@bombatomba: You're absolutely right that it's doubly important for those with limited time. I go through stints of time where that's the case, and when I have to maximize that time, it's important for me to have a plan, or at least be ready to stream, so I can keep up with the Shmup Club game. If ones time is limited, and they still feel burnt out, or can't decide what to play, it might be time to take a couple days off and make a list of games to play, just to get a little organization going.

@shaggy: Funny - when I played the original Animal Crossing, that was my big game, so I would occasionally come home and spend just enough time with it to do what I needed (i.e. pull weeds, shake trees, etc.), and then switch to a quick game, like a shmup or NES game, just to scratch that itch, and keep myself from getting bored of AC.

@kornnut43: Welcome back! We hope you stay, and keep engaged with the community here. Thanks for reading, and for the kind words. Choice paralysis is very much a thing, and I say that with multiple hobbies. My music CD collection is well over 3K at this point, I'm probably nearing 1K vinyl albums, and I'm approaching 3,500 games, so I know the feeling well. Sometimes, it's worth it to literally pick a random game off the shelf, pop it in, and see if it clicks. I did that about 5 or 6 years ago with a random PS2 game, and I kept playing until the end, even though it wasn't all in one sitting. Sometimes, that is the only way to break through the barrier.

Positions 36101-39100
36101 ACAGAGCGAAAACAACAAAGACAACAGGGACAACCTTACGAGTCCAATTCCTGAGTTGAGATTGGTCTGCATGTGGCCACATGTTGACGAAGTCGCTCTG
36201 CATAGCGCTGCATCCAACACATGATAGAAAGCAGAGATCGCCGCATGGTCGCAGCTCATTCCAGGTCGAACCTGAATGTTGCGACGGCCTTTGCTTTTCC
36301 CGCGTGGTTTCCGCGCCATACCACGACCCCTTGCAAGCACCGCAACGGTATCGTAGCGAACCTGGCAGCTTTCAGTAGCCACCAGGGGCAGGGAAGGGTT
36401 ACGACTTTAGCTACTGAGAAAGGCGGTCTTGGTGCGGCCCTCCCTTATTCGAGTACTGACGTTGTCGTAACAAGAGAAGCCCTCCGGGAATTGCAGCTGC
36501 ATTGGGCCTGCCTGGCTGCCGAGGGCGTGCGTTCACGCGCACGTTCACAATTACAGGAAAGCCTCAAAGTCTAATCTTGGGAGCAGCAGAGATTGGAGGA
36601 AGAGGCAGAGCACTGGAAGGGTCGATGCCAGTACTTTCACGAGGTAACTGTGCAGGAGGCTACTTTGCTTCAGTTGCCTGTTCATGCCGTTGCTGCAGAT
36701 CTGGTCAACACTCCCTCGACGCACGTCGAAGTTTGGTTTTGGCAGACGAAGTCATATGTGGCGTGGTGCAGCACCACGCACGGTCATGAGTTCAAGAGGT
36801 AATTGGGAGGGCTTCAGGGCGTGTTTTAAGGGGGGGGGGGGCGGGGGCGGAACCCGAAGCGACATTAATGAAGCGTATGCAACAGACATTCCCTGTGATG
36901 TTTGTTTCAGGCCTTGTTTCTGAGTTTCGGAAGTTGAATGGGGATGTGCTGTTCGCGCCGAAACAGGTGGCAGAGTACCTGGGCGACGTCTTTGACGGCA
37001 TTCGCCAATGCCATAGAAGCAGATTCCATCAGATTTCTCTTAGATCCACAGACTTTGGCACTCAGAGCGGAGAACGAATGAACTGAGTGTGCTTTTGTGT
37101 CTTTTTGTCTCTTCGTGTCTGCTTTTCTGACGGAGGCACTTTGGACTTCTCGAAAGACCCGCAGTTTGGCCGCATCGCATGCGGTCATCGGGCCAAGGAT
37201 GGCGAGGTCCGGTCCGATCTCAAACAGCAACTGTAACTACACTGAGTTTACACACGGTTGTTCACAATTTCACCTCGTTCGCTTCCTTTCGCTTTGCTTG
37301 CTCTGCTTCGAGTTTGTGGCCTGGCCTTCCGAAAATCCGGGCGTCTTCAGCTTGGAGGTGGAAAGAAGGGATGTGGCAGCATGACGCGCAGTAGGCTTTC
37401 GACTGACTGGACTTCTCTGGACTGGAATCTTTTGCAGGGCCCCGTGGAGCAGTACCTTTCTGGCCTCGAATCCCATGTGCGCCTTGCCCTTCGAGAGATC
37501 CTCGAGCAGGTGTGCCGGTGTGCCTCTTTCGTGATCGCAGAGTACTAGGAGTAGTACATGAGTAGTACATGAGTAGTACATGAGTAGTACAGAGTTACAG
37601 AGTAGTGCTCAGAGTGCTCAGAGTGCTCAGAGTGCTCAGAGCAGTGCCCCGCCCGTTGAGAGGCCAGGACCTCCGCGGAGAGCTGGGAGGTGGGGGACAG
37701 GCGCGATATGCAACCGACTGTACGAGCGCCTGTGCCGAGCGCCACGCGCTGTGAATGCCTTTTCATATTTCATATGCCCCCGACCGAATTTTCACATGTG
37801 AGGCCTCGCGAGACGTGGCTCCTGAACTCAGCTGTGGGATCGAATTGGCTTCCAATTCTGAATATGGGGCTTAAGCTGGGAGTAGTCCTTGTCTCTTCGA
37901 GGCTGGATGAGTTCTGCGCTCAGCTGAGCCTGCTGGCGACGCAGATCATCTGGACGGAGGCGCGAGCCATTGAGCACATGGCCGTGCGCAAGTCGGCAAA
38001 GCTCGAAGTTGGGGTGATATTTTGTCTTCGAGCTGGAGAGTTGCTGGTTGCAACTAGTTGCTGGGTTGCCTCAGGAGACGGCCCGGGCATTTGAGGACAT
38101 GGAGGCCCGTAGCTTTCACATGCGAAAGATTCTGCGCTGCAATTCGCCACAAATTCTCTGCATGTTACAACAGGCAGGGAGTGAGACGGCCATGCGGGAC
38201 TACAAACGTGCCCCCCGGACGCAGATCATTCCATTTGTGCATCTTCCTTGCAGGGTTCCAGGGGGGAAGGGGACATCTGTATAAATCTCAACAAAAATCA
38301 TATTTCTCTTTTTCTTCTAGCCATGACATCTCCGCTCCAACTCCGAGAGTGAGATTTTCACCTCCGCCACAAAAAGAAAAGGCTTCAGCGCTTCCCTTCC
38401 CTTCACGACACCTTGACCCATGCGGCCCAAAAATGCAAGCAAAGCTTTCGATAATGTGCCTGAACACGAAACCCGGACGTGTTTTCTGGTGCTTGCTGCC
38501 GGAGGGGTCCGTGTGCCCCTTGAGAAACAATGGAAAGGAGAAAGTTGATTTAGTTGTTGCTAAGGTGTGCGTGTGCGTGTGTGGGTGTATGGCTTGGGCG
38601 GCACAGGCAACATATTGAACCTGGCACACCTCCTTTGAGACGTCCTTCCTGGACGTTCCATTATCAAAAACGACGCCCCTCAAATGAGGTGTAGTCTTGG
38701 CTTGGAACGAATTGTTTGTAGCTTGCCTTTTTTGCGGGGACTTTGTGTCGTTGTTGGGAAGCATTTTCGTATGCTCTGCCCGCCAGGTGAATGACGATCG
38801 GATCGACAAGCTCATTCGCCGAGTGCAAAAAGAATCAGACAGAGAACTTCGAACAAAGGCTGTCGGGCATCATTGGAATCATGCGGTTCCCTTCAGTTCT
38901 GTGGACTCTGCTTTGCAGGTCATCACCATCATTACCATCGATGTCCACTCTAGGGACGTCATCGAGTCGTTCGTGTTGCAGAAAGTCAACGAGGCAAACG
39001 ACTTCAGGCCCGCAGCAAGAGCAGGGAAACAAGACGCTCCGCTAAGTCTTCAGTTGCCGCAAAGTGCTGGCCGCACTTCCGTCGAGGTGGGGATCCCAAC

@EZ Racer: Funny you mentioned Arcus, because I randomly caught part of one of his Ninja Gaiden speedrun practice streams a few days ago. The guy is seriously talented at the game. Watching speedruns, or YT videos about games or game series is a good way to stay engaged, and maybe give you some ideas about what to play next. That occasionally inspires me to pull something off the shelf.

Thanks for the awesome responses and feedback, everyone!
 
Perhaps you're aware of the tried-and-true "Eeney-Meeney-Miney-Moe" method of decision-making?

On a more serious note: as someone with a fair amount of free time and over 3400 games to choose from, I feel for ya. One thing I like to do is see which games I have for different platforms, narrow those down to one game, and then play each version to see how it compares to the others. For example, I recently played Zaxxon for Atari 2600, Intellivision, ColecoVison, C64 on tape, BanDai handheld, Coleco tabletop arcade... and the Milton Bradley board game. The C64 tape version edged out the others for me, BTW.

Another thing I do is pick out several games that are widely considered the worst ones ever, and play them to see if I get any enjoyment from playing them. This happened to me when I first played Shadow the Hedgehog, which became my all-time favorite "guilty-pleasure" game.

I've also been going back to games I was very close to completing, and doing a fair bit of backtracking and grinding to max out the weaponry, XP, and other stats before going into the final level. What can I say, I want Ratchet & Clank to be truly ready to KFA before the reckoning on the Deplanetizer...